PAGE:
Ron DeSantis and Tim Scott are the ticket to beat Trump
Ever since Donald Trump sulked out of the White House, the question has never been whether he would do whatever he could to get back in, the question has always been whether he could do it. At first it looked like Trump could easily secure the Republican nomination but could not unseat President Biden.
Slowly but steadily this script is flipping.
Increasingly Trump is looking stronger against a flailing Biden, while eroding as the preferred candidate for Republicans. The prospect of the GOP turning to Florida Gov. Ron DeSantis is very real, if DeSantis plays his cards right and Trump continues to play his cards wrong. And a Ron DeSantis-Tim Scott ticket could be a combination Trump can’t beat.
Trouble topping Biden
Trump should be ahead — way ahead — of Biden in any prospective 2024 ballot test, but that is not the case. In spite of nine months of bad news and worsening inflation, Biden and Trump are roughly even across multiple national surveys. Looking at the April polling, Trump’s best result is the Insider Advantage poll with Trump at 47 percent to Biden’s 43 percent. Both Harris and Redfield & Wilton have Trump up 2 points. Alternately, Morning Consult has Biden leading 45 percent to 44 percent, and YouGov has Biden leading by 2 points.
And all this while Biden’s approval ratings are tanking. Through mid-August 2021, Biden’s approval average stayed above 50 percent. Since then, his approval has collapsed to an average of 42 percent. The problem for Trump is that his approvals are hardly moving. Trump’s average approval split was 53 percent unfavorable to 43 percent favorable in August and remains roughly the same today.
The problem for Trump is that his approval numbers look locked in. And Trump has never been above 50 percent, with the exception of a very brief inaugural bounce in 2017. The recent Echelon Insights poll, a conservative-leaning firm, has Trump under water by 17 points — at 40 percent approve and 57 percent disapprove.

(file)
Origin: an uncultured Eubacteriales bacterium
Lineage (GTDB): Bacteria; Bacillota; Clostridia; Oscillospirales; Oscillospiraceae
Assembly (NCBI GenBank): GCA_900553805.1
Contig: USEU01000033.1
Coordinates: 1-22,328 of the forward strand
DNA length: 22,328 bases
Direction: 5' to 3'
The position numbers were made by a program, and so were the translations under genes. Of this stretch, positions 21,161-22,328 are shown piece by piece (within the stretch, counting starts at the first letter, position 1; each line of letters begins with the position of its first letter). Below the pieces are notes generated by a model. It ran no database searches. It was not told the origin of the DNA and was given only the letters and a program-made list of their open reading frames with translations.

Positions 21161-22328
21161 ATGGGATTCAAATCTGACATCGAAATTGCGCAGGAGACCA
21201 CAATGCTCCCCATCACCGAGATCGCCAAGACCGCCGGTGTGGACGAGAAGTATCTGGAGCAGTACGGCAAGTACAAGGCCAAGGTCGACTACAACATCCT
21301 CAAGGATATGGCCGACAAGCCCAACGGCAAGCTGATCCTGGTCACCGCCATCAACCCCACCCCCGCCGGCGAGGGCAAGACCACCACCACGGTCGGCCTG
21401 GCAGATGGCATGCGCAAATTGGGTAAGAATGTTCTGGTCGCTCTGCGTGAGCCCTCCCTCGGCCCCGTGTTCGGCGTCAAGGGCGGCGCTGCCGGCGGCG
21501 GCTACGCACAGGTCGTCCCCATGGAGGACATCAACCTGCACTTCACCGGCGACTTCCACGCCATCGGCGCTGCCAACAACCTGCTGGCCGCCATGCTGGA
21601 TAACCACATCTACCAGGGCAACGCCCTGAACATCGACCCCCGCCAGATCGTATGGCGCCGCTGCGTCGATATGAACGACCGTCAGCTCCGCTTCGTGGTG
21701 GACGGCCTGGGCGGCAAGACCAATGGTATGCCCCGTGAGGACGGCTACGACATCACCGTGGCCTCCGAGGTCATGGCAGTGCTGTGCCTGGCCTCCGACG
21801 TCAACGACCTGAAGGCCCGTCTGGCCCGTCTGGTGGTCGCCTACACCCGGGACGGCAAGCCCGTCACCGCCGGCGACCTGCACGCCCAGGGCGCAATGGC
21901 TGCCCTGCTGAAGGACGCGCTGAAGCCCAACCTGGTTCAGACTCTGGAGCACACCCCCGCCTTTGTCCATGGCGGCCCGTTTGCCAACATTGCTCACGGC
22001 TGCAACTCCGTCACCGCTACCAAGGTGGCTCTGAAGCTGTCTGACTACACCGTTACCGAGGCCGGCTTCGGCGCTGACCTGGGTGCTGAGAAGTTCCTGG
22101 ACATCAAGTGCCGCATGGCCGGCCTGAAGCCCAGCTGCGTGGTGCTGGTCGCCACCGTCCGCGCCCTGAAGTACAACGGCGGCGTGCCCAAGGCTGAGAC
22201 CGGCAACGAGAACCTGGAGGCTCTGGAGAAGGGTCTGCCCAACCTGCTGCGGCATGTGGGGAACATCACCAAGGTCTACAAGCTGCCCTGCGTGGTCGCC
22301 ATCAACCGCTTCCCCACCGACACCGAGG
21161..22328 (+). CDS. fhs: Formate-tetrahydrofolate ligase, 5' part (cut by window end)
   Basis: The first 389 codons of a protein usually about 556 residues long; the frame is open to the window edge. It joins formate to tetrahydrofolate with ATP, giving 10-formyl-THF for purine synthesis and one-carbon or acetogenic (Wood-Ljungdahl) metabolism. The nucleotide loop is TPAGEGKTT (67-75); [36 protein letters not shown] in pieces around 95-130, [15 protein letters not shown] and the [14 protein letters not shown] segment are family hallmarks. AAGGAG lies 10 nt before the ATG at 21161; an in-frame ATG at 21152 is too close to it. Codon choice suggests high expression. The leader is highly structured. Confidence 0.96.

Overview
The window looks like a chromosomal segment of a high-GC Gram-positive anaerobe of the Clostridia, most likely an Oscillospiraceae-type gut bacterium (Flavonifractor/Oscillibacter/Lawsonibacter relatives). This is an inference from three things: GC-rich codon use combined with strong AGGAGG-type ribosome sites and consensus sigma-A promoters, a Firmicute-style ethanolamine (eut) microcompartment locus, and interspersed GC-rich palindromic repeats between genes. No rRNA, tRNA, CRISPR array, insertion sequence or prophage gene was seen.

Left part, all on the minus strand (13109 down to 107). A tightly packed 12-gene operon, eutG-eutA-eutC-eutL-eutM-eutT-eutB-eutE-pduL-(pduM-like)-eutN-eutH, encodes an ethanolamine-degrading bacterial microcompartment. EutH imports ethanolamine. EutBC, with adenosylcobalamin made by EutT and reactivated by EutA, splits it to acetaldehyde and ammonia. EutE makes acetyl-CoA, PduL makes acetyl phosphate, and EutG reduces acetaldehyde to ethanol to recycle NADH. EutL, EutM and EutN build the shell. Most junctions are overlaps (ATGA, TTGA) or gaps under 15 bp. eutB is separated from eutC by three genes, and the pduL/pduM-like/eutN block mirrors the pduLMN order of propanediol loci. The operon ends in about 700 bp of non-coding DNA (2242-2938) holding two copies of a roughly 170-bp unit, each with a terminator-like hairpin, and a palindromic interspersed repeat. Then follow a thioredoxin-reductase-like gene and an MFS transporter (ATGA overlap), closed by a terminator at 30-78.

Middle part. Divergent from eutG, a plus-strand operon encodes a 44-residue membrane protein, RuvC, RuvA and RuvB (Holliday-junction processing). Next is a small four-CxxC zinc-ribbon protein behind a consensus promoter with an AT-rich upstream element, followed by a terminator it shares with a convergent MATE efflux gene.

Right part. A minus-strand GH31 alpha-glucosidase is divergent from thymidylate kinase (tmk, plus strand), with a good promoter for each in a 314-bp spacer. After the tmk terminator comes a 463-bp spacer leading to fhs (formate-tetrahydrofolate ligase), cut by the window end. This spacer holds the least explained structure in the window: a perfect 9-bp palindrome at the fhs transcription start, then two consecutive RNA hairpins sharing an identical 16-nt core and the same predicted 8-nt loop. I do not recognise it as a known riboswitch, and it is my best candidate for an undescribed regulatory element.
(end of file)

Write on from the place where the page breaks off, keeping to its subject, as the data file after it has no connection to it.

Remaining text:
In 2024, Trump can only win if Biden is less popular than his own abysmal ratings.
Not only that, voters will have to decide whether they want to go back to the chaos of Trump, as opposed to the bumbling of Biden. Since Trump’s negatives are built-in, Biden will have the initiative and an opportunity to patch things up just enough to win. All in all, Trump should be well ahead of Biden. He’s not, and his struggle to build a lead is a bad omen.
DeSantis for the win
Until the past few months, it looked like Trump was guaranteed the GOP nomination if he wanted it. Only the prospect of losing a second time to Biden could dissuade him. But that is starting to change as Florida Gov. Ron DeSantis is emerging as a real threat to Trump.
DeSantis polls far better than any other potential Republican hopeful. The recent Echelon poll has DeSantis leading Mike Pence 51 percent to 34 percent in a primary without Trump. This result is typical of most Trumpless GOP Presidential polls.
Echelon puts Trump ahead of DeSantis 55 percent to 34 percent among likely voters, with only 39 percent “definitely” voting for Trump. In the most recent national primary polls, Trump scores anywhere from 54 to 59 percent — and an abysmal 42 percent in a February YouGov poll. In state primary polls for Georgia, North Carolina and Texas, Trump fails to top 46 percent against DeSantis.